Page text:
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Does American Airlines’ BlackAtlas.com Feel a Bit, uh, I Don’t Know…Something?

A couple of weeks ago American Airlines launched BlackAtlas.com, a website aimed at African American travelers.  I did a radio interview yesterday about the site, and as I’ve thought more about it I’ve become increasingly torn on whether this is a smart idea.  Magazines targeting specific demographics have existed for years with no fallout, but this is American’s second try at a website aimed at African Americans and each has had its critics.  (Others complained about their somewhat patronizing website aimed at women travelers).  Check out the site.  Something just feels somewhat off.  Is the section helping you find barbershops and beauty salons in a given city helpful, culturally correct, or just a bit stereotypical?  While on the other end of the spectrum, much of the travel content is not at all aimed at a specific group of travelers.  If that’s the way to go, why does this site exist at all?

I’m not Black, so it’s entirely possible I’m missing the point.  But when AA launches JewishAtlas.com and offers sections on bagels & lox, how to save money, and where to find an Accountant in Rome, something will seem a bit off to me.

I appreciate the idea of a targeted, well-written site aimed at a specific group of travelers.  That’s fine.  But something about this one just makes me feel slightly icky.

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  1. Yeah, I agree. The concept of a female-oriented was odd, but OK — maybe some female travellers have special interests and needs. But how does RACE impact your American Airlines travel experience?

    I can understand general travel websites geared toward African-American travellers — just like, to use your example, I can understand Jewish-focused travel sites — because it seems reasonable to conclude that there are certain sights and activities that appeal more to one racial or ethnic group than another. I suspect these are largely “boutique” sites, that will attract a far smaller audience than mass-market travel sites, but they make some sense. But can’t American’s black customers who are interested in such local activities find this information elsewhere — and aren’t those sites likely to do a much better job than American in compiling and updating it?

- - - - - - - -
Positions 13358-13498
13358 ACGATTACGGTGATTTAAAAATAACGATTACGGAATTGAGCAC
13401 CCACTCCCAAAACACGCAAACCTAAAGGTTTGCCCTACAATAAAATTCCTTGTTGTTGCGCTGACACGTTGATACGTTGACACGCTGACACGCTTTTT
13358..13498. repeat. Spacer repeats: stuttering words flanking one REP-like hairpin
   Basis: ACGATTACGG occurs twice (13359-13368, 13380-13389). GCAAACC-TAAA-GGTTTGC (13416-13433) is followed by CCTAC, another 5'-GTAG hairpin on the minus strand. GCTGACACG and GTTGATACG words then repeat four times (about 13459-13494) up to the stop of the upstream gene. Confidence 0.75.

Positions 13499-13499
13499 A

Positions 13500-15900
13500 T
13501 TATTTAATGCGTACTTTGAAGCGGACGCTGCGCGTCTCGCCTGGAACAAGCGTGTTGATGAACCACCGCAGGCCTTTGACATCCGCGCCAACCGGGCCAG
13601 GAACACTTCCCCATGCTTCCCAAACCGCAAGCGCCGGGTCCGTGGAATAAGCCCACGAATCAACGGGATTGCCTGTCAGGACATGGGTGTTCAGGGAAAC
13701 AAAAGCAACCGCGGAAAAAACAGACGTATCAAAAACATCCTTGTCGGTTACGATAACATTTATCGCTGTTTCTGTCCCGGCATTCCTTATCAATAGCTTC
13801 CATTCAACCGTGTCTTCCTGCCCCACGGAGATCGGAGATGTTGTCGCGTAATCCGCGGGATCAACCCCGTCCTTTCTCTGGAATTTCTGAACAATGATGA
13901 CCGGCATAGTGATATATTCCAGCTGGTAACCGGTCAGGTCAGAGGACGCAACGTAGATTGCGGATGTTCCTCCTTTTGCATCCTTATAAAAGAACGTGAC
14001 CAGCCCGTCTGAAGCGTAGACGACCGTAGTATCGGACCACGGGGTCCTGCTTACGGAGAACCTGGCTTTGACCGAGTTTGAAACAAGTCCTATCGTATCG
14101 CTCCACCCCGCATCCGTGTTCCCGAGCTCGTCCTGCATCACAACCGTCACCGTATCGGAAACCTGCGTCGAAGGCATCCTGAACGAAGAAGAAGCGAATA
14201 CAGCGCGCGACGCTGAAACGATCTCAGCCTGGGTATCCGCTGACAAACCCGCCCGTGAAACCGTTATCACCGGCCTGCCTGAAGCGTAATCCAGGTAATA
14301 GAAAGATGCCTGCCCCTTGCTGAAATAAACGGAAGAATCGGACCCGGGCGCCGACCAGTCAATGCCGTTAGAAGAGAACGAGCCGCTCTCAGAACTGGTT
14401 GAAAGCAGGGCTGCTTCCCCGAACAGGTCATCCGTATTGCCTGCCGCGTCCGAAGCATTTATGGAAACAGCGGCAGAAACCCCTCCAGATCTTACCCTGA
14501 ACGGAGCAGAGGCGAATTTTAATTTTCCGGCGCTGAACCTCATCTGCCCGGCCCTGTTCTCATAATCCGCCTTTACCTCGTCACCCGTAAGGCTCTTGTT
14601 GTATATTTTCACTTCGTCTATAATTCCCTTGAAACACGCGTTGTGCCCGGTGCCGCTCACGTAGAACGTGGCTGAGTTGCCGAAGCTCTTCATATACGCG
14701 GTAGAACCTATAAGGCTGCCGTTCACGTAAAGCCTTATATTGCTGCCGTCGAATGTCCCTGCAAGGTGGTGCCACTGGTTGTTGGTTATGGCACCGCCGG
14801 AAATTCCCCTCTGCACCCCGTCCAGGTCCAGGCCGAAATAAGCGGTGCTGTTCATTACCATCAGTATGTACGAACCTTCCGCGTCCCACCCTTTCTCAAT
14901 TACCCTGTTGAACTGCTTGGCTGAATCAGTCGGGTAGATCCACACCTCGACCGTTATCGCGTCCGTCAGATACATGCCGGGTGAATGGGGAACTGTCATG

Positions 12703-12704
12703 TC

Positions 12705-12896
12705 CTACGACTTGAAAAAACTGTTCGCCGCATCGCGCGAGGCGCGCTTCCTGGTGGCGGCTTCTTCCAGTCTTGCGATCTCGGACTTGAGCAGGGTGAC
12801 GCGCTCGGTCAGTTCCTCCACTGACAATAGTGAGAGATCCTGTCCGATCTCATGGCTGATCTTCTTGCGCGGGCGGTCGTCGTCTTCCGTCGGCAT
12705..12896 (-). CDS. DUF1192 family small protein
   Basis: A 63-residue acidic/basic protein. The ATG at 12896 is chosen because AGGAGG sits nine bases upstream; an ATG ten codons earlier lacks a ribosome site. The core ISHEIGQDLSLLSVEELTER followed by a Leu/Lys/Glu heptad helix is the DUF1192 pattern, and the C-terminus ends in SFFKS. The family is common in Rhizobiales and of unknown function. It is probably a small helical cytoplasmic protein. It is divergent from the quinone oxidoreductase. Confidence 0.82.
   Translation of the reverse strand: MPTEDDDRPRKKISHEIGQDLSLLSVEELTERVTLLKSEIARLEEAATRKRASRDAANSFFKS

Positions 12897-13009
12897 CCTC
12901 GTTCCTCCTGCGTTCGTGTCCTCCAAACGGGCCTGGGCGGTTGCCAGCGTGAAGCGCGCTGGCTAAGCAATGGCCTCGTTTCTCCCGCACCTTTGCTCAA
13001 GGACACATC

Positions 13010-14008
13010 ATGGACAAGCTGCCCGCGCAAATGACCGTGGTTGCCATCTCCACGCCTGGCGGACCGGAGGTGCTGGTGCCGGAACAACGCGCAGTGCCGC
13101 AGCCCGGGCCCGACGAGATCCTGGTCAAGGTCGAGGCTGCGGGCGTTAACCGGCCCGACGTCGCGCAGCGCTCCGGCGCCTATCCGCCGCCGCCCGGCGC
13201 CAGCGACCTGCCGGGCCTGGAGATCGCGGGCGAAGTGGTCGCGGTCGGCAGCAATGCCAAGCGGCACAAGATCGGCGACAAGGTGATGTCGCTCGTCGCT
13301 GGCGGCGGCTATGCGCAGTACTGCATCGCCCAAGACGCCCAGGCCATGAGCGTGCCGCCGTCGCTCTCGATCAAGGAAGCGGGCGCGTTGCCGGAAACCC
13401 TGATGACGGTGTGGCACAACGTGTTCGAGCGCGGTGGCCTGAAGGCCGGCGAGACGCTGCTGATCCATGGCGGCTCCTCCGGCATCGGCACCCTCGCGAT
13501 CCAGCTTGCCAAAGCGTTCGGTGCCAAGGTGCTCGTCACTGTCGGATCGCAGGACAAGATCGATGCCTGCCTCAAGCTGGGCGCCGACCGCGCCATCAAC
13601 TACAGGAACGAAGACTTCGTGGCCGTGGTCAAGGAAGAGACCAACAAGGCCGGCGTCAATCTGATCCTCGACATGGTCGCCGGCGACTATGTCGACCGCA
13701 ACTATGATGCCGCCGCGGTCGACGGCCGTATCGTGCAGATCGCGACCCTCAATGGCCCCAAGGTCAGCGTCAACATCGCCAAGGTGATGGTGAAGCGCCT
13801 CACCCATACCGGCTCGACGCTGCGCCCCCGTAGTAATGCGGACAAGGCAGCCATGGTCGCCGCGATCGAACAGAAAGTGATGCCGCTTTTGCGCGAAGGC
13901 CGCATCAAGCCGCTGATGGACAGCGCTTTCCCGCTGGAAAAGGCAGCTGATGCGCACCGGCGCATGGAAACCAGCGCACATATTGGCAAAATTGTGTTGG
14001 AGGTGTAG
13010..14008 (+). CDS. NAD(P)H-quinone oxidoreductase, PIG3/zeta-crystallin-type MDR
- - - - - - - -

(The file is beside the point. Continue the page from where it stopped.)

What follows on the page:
As for the flight experience — and a customer’s actual dealings with the airline — it’s hard to believe that African-American travellers are looking for anything different than any other traveller. We’re all a lot more alike than we are different! So I don’t see why AA is headed down this marketing path.

  2. Jared: I am black and I agree with your feeling on this web site. As an Air Force brat and an aviation journalist, I have traveled the world and see myself as a traveler who just happens to be black. It seems to me that this web site is working way too hard focusing on the “black” experience rather than the travel experience. And I want to experience everything a city has to offer – not just the black parts.

  3. I am a someone who travels often. And applaud this site. It’s not putting me in a box as black traveler. In cities I love seeing all the regular places of interest but also love to know where people of my culture have made an impact. The site has a little of both. Cool.

  4. I have my own mixed feelings about the Black Atlas concept, as you can see on my own blog. But ultimately, anything that interest black folks in seeing more of their world is something I have to encourage.

    Greg Gross, editor
    “I’m Black and I Travel!”

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